We processed agrément for 34 new heads of mission, and coordinated arrangements for 29 of these (24 resident and 5 non-resident) who presented credentials in 1998–99. Almost without exception, resident heads of mission presented their credentials within three weeks of arrival in Canberra. Formal and informal feedback from them was very positive. Appreciation was commonly expressed to the Chief of Protocol for meeting them on arrival, arranging the prompt issue of identity cards, providing comprehensive briefings on the presentation of credentials ceremony (these briefings include a new video commissioned by the department), and coordinating arrangements for the presentation of credentials and for programs of introductory calls. Efficient completion of arrival formalities enabled new heads of mission to undertake business as usual with minimal disruption to their missions’ operations. Favourable initial impressions of the department and of the Australian Government established a reservoir of goodwill for furthering bilateral relations.
are always seeking ways to provide our services more efficiently. In 1998–99,
we introduced a new protocol database, which provides instant access
to details on all accredited diplomatic and consular officials and their
dependants in Australia—over 4 000 in total. The database also produces
professional-quality identity cards for all categories of officials and
certain spouses. These cards differ in appearance according to the level
of privileges and immunities to which bearers are entitled, and contain
special tamper-proof security features. The picture shows departmental
officers Ms Cassie Hamon (seated) and Ms Mandy Lawrence of the Protocol
Branch operating the new database. photo: Michael Jensen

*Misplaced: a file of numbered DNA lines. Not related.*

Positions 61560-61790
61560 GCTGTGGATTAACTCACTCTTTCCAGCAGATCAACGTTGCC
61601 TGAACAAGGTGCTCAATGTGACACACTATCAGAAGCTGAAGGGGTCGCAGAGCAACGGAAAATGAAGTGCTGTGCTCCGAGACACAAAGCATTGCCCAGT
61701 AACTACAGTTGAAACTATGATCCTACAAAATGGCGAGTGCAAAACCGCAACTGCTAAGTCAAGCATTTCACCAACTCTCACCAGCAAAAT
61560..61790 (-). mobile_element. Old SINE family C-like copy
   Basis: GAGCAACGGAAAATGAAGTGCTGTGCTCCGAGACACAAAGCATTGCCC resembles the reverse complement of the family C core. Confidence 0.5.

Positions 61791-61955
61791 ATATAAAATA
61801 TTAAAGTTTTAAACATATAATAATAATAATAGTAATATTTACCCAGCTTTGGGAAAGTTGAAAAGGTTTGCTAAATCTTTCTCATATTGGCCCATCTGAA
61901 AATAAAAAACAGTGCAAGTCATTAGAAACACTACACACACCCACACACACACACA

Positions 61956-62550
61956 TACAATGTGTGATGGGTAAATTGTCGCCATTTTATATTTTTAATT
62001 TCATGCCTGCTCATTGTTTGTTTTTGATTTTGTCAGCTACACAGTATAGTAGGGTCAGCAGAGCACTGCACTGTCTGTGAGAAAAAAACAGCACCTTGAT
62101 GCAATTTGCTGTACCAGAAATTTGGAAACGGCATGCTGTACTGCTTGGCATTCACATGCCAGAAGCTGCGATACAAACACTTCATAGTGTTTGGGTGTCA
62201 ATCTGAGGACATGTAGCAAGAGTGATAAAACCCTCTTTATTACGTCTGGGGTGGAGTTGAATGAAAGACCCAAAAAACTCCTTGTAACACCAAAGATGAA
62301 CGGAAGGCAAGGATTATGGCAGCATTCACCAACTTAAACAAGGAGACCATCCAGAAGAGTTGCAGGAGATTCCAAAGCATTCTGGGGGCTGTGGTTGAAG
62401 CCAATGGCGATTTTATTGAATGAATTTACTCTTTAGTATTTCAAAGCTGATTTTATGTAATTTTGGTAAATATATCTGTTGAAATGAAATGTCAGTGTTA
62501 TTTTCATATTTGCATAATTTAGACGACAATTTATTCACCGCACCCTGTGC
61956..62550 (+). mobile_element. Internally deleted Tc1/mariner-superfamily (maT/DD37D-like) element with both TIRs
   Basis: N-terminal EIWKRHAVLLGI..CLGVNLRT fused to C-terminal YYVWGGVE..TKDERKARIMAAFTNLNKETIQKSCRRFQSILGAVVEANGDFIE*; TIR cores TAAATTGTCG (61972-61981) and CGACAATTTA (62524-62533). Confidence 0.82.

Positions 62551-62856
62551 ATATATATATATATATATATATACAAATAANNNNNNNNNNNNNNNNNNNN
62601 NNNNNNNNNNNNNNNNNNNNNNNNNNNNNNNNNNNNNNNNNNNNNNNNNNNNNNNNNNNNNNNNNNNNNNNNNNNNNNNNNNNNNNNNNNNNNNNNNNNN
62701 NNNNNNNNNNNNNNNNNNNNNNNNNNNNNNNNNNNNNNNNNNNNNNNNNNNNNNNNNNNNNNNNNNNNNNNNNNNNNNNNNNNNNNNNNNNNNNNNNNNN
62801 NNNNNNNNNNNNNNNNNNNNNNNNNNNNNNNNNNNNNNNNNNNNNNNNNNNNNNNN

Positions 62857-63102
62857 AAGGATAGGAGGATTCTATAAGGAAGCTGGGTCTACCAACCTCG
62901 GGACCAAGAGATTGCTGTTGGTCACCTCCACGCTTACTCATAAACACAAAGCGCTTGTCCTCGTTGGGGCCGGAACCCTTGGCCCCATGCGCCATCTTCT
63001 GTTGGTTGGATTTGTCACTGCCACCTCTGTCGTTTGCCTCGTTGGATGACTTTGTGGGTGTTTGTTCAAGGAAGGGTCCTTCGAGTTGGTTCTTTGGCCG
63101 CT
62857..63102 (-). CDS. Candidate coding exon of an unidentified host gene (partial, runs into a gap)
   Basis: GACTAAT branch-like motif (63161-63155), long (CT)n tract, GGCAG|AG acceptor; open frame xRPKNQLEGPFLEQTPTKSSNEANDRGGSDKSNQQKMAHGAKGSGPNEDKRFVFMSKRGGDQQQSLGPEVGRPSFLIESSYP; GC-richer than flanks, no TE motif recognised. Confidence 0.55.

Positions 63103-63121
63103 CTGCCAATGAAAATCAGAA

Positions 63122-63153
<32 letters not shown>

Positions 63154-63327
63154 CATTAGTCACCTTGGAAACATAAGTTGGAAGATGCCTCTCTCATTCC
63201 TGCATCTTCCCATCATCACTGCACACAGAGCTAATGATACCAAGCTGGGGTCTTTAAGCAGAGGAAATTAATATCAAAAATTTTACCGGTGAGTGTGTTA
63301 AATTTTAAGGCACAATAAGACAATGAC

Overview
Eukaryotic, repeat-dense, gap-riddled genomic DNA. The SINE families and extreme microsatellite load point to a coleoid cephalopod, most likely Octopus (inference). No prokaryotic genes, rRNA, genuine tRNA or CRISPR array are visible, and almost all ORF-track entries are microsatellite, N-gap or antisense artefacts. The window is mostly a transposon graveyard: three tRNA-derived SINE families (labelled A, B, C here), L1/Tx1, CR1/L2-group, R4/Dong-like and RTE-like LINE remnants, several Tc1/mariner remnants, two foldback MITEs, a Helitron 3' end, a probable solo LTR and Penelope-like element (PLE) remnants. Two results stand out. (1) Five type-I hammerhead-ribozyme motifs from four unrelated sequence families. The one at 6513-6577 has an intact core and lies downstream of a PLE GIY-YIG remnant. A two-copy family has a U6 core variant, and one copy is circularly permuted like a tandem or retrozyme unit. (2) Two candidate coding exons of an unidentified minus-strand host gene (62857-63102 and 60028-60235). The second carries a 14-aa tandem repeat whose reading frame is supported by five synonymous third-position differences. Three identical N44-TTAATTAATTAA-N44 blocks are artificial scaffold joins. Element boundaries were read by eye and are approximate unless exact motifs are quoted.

Positive feedback was received on our prompt and relevant input and liaison with the Protective Security Coordination Centre, the Australian Federal Police (Security Intelligence and Diplomatic Liaison), the National Capital Authority, and the Department of Transport and Regional Services. Duty officer arrangements worked smoothly, with comprehensive and timely inter-agency contact during emergencies.
There was a good response to our review of ‘dignity’ protection in the overall context of protective security. Under the Vienna Convention on Diplomatic Relations and the Vienna Convention on Consular Relations, the Government has the responsibility not only to protect the premises of missions and to prevent any disturbance of the peace, but also to ensure that the dignity of the mission is not impaired (for example through offensive protest structures). We provided a well-received briefing to high-level State police representatives on Australia’s protection obligations under the Vienna conventions. Our role during a period of heightened protest activity was praised by several diplomatic missions and consular posts facing short- and long-term security issues.
We have contributed to the effectiveness of the Commonwealth’s security preparations for the 2000 Games through a strategic plan for dignitary protection and papers on diplomatic and consular access to relevant sites. These preparations were enhanced by our consultation with the diplomatic and consular corps in Sydney on Olympics issues, and our coordination of briefings to the corps by the Sydney Organising Committee for the Olympic Games.
We commenced negotiations on three new bilateral employment agreements for dependants of diplomatic and consular officials and several others were progressed. One agreement was completed, pending formal ratification by both parties. We now have a total of 21 bilateral employment agreements.